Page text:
Lt. Reichard’s WWII Diary – January 18, 1943

Introduction by Will Seippel, CEO – Lt. Reichard began writing a diary on January 1, 1943. In February, he bought a camera and began taking some photos. For the next three years, he wrote almost every day. When I started reading his diary, I thought it should be shared and that perhaps WorthPoint’s community of collectors, people like me who are intrigued by the past, might find the diary as fascinating as I did. (To read Will Seippel’s entire introduction, click here)

[voxant 3606227]

January 18, 1943  Diary Page  (click to enlarge)

January 18, 1943 Diary Page (click to enlarge)

Transcript of diary entry   January 18, 1943

Monday, January 18, 1943

Gowen Fieid, Boise, Idaho

Brrrrrrrr. You let out your breath this morning and you practicaly have to chip it out of your way. Lord it was cold. I had to get out early to because the Inspector Generals Office has sent Major Anderson up here to check out records and the men’s clothing. I ate breakfast then went over to the office. We had every thing all laid out so there would be no delay when he came. He showed up about nine and we checked the clothing. After that he went over our equipment. We told him the trouble we were having and he got pretty sore. It looks like we might get some action now. He left around eleven and said he would be back about one. We looked over notes and I checked up on every thing we could to be sure and get an answer to every thing. He turned up around one thirty and we really went over the situation. The Major is a pretty swell guy and sure helped us out. It’s funny that we always get what we want from the higher ranking officers and all our trouble from Lts & Captains. He went up to headquarters and straighted out that Capt. we have been having trouble with. He went over to Engineers and had them order the lumber we ordered for packing. It looks like we can get going. We are going to cancel all the requisitions the other outfit sent in and start new. After he left we went out to the gym. I worked out for an hour. I got my nose busted so between my eye and nose I’m a pretty rough looking individual. I came back over to the office and got off some mail then ate supper. I’m staying in tonight to catch up on some correspondence.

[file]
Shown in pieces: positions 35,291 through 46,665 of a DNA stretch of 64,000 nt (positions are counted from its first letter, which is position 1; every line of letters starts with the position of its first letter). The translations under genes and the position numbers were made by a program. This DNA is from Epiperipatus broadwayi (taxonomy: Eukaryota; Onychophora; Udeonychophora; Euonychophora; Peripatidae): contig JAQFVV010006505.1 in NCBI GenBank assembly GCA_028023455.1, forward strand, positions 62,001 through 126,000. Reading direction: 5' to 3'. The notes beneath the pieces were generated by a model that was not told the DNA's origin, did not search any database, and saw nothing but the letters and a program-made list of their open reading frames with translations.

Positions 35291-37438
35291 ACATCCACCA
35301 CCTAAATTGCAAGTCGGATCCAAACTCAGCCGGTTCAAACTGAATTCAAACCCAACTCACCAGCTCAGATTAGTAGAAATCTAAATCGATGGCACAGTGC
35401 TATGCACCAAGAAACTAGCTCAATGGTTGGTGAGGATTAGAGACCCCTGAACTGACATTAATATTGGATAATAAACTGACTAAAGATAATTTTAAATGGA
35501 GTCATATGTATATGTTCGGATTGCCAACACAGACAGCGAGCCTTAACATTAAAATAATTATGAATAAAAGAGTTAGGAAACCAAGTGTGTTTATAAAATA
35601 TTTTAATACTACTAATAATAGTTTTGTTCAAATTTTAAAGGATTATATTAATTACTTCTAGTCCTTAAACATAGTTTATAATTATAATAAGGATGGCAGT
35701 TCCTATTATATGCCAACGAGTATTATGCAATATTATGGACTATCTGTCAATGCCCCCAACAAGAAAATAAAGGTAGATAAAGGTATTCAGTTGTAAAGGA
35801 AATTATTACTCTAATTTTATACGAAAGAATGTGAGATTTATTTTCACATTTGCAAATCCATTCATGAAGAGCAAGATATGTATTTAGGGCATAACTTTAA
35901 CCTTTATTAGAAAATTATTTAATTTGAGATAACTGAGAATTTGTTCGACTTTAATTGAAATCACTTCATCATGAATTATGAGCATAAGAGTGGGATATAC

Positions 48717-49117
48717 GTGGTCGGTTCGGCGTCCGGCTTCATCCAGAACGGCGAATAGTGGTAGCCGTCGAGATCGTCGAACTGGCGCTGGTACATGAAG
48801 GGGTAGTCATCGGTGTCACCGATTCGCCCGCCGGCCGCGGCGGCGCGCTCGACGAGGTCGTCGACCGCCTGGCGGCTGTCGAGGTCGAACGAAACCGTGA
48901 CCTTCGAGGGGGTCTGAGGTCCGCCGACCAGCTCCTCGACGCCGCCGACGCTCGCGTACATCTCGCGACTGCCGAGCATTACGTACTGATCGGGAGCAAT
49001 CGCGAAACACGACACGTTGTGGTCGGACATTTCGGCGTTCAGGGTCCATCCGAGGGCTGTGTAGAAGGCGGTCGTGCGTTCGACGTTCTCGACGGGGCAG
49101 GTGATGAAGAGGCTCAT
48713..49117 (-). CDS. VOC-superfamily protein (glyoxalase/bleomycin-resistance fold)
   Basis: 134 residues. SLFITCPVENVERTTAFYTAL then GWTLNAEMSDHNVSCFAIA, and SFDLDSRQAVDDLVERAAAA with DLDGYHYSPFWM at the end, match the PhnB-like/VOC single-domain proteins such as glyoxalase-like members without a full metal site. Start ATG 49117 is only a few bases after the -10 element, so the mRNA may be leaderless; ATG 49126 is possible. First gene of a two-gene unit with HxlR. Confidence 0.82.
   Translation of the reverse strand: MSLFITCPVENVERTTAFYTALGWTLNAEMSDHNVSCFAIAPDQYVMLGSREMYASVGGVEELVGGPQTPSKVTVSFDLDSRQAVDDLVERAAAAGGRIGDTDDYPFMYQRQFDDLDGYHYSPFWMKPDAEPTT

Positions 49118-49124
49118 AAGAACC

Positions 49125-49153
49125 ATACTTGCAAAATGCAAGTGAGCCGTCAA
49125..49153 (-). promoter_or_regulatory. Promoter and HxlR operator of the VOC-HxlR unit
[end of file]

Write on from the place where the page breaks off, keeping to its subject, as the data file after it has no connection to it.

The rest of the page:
“Good Night”

To view previous diary entries, click here.

The Day That Was: January 18 1943

• Realizing that the Nazi German concept of “resettlement” was a charade designed to lead them quietly to their deaths, the Jews of the Warsaw Ghetto fought back for the first time. (

• After two-and-a-half years, the siege of Leningrad came to an end. With thousands of civilian deaths a day, relief came too late for many of the city’s residents. (

• The Russians broke through the German stranglehold on Leningrad to relieve the city from the east. In the Caucasus, the Russian advance continued. Cherkessk was captured by the Red Army, which was than less than 250 miles southeast of Rostov. (

•The Germans counterattacked in Tunisia. They gained ground against the Free French but were repulsed by British forces. (

• The German Army fielded its new weapon, the Mark VI Tiger heavy tank, in a battle on the outskirts of the Tunisian capital of Tunis. (

• The 1st Fighter Group sent 38 P-38s on an escort mission with B-17s to Castel Benito. Lt. Burton Weil, of the 27th, was shot down and became a POW. Lts. Stevens and Sullivan each claimed a Macchi 202. (

• A wartime ban on the sale of presliced bread in the United States—aimed at reducing bakeries’ demand for metal replacement parts—went into effect. (

Production Credits:

Diary transcription: Kathleen Long

Diary photos: Claudia Forbes

Video production: Alison Harder

Narration: Mountain VIsta H.S. Theater Department

Jeremy Goldson, Department Chair; Sean McGill – voice of Lt. Reichard

(Visited 4 times, 1 visits today)